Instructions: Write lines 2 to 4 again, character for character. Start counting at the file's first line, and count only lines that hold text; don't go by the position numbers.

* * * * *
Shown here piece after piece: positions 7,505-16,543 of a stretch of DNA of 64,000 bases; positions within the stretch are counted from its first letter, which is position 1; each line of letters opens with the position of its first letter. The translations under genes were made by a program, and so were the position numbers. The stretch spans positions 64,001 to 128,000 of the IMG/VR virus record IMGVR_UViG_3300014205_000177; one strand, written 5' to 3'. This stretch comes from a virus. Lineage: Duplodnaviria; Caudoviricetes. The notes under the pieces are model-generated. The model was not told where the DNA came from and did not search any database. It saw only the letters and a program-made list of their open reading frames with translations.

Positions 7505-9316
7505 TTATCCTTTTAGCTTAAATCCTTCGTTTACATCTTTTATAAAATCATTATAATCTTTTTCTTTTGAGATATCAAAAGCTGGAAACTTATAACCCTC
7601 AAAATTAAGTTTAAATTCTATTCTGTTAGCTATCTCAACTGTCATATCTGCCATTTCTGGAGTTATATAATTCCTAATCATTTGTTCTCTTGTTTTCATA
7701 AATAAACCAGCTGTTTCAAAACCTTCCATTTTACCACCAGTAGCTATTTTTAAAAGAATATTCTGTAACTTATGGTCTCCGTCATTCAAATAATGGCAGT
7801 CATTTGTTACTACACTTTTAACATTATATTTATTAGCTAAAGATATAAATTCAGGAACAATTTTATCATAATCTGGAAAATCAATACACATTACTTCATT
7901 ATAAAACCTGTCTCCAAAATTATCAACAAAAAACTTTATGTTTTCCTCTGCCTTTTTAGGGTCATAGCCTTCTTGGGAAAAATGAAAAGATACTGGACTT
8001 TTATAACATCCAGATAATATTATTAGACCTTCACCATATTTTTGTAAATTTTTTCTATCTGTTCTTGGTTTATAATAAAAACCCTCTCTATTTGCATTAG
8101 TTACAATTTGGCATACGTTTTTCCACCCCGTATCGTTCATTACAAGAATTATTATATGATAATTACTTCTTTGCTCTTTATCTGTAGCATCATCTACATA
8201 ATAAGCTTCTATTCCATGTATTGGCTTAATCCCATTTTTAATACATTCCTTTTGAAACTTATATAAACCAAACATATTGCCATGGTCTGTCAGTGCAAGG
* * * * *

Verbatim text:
Positions 7505-9316
7505 TTATCCTTTTAGCTTAAATCCTTCGTTTACATCTTTTATAAAATCATTATAATCTTTTTCTTTTGAGATATCAAAAGCTGGAAACTTATAACCCTC
7601 AAAATTAAGTTTAAATTCTATTCTGTTAGCTATCTCAACTGTCATATCTGCCATTTCTGGAGTTATATAATTCCTAATCATTTGTTCTCTTGTTTTCATA